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Other People's Money, Other People's Lives

This phrase, other people's money, is resonating with me. As you know, much of this blog is dedicated to exploring various aspects of societal responsibilty, including fiscal. I'm also a legal critic believing that much of the current problem we face goes to the lack of responsibility in the bar, to, you guessed it, other people's money.

Kent Kammerer, convenor (sp?) of Seattle's most diverse (best) civic forum had a recent piece on Crosscut regarding money and leadership in the City of Seattle which brought this all together for me.

I used the term in my comment on this piece - and coincidentally, heard it on the radio just that same day by the author of a book by the same title, Nomi Prins, published in 2004. Though Ms. Prins rose to the top at Goldman Sachs she is not a fan of Wall Street's excesses and her tales remain relevant.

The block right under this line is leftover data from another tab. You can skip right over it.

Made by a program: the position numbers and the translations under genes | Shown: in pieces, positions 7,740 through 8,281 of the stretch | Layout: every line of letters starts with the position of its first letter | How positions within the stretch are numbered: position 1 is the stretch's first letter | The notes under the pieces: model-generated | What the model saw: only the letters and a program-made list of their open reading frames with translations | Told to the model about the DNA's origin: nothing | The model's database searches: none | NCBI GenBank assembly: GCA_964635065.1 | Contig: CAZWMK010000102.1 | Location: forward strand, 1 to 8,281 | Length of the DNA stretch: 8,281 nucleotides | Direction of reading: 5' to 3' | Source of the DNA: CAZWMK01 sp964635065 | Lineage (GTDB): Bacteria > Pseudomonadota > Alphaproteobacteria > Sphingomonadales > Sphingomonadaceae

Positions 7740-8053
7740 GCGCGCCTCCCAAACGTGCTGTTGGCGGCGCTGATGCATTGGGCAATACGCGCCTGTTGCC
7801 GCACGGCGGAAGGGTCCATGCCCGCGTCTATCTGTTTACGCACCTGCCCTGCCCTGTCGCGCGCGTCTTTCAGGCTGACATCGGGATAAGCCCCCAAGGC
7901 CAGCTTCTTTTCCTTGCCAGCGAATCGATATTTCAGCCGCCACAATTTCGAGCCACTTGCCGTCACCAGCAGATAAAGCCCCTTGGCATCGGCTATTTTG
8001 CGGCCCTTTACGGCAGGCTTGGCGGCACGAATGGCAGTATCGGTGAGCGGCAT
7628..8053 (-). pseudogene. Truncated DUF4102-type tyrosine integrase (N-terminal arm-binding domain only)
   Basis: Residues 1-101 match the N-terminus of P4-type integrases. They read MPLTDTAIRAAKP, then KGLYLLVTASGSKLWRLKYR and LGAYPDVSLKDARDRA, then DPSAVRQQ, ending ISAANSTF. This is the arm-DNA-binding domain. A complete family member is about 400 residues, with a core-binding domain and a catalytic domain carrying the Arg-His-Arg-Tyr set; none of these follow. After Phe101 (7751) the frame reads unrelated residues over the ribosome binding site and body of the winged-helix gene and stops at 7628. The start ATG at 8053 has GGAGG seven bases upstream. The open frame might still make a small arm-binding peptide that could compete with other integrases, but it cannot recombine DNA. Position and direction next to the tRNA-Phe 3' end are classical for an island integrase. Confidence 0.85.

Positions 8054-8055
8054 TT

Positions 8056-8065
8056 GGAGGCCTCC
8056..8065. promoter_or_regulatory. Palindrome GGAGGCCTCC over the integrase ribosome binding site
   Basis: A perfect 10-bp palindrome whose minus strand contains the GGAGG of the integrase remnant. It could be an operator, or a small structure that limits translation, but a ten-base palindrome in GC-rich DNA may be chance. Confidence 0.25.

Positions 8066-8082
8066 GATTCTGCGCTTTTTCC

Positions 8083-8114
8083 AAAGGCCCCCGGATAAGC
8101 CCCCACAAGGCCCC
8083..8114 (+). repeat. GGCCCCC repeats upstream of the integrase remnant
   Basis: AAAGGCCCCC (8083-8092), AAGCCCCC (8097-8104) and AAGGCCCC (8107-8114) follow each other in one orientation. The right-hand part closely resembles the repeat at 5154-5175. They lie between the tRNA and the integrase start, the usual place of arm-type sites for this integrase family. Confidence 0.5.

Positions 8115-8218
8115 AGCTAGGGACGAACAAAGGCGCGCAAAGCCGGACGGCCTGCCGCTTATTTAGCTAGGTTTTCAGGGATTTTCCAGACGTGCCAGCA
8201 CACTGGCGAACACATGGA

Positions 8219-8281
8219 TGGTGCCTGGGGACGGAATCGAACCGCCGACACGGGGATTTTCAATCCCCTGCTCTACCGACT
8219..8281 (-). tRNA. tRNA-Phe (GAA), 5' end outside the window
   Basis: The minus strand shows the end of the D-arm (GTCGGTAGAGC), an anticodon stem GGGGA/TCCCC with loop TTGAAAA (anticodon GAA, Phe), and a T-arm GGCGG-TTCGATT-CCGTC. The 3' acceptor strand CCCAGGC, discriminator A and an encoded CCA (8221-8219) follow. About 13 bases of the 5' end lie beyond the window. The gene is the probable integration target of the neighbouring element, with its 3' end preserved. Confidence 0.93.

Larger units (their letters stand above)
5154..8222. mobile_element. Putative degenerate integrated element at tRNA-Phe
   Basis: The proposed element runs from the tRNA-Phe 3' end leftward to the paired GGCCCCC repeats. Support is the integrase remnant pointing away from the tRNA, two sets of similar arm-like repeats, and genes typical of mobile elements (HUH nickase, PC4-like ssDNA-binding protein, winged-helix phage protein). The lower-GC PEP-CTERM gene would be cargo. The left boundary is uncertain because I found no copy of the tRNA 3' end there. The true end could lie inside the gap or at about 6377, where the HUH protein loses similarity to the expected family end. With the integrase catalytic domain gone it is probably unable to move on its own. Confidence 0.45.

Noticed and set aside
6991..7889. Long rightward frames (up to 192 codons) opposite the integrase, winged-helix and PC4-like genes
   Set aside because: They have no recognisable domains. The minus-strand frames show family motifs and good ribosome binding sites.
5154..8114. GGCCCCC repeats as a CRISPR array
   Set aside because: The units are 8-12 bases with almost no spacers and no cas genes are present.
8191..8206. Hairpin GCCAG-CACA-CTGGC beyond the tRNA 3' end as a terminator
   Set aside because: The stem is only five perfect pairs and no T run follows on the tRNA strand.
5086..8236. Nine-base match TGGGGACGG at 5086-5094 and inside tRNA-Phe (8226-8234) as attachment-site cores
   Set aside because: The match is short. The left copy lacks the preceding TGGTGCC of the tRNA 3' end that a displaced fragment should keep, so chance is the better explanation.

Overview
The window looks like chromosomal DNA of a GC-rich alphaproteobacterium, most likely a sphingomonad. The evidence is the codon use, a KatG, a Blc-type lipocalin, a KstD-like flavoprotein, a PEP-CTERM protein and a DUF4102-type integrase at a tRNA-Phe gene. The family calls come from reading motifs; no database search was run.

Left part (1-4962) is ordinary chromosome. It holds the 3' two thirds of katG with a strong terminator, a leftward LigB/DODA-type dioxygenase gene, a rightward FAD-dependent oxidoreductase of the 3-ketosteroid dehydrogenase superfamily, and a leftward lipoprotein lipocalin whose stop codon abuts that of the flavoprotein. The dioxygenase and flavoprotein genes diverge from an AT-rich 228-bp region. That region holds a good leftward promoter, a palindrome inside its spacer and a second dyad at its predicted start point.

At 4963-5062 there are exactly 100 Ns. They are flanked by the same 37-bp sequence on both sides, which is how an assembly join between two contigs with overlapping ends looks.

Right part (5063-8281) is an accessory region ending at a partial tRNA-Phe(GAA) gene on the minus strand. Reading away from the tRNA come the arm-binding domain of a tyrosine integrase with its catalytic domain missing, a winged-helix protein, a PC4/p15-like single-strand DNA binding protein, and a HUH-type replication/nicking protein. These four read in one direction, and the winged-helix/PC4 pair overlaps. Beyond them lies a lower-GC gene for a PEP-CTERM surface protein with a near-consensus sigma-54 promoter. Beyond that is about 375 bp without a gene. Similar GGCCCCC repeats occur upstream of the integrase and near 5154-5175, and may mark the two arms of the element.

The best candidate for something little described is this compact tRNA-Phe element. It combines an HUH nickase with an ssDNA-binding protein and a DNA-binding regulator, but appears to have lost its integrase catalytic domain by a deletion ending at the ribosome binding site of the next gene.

But why am I blaming the legal profession for the sins of the financiers?

Certainly, the Washington Bar does a good job at insuring financial accountability towards individuals who engage the services of their members. But, most tellingly there are no such protections for corporate monies, so long as corporate management (not shareholders) goes along. Personally, I think this practice stems from the arrogant attitude towards 'shareholders' money seen in public organizations, including the ongoing Port of Seattle scandal.

Lawyers, the profession of responsibility, exempt themselves from accountability in organizations, not just fiscally, but also of the Constitutional rights of retail customers and employees.

That is not acceptable and America will not change until they all go to the same hell on earth we are building for Bernie Madoff and his ilk.

It is quite clear that the law considers all public and corporate assets 'theirs'. The way that they insure this is by manipulating labor pools for these organizations. You may well think that you 'own' the intellectual property rights of your college degree and work history, but you do not.

You may think your lawyer is working for you, but, in many, many cases, it is exactly the opposite (given though that you could do worse.)


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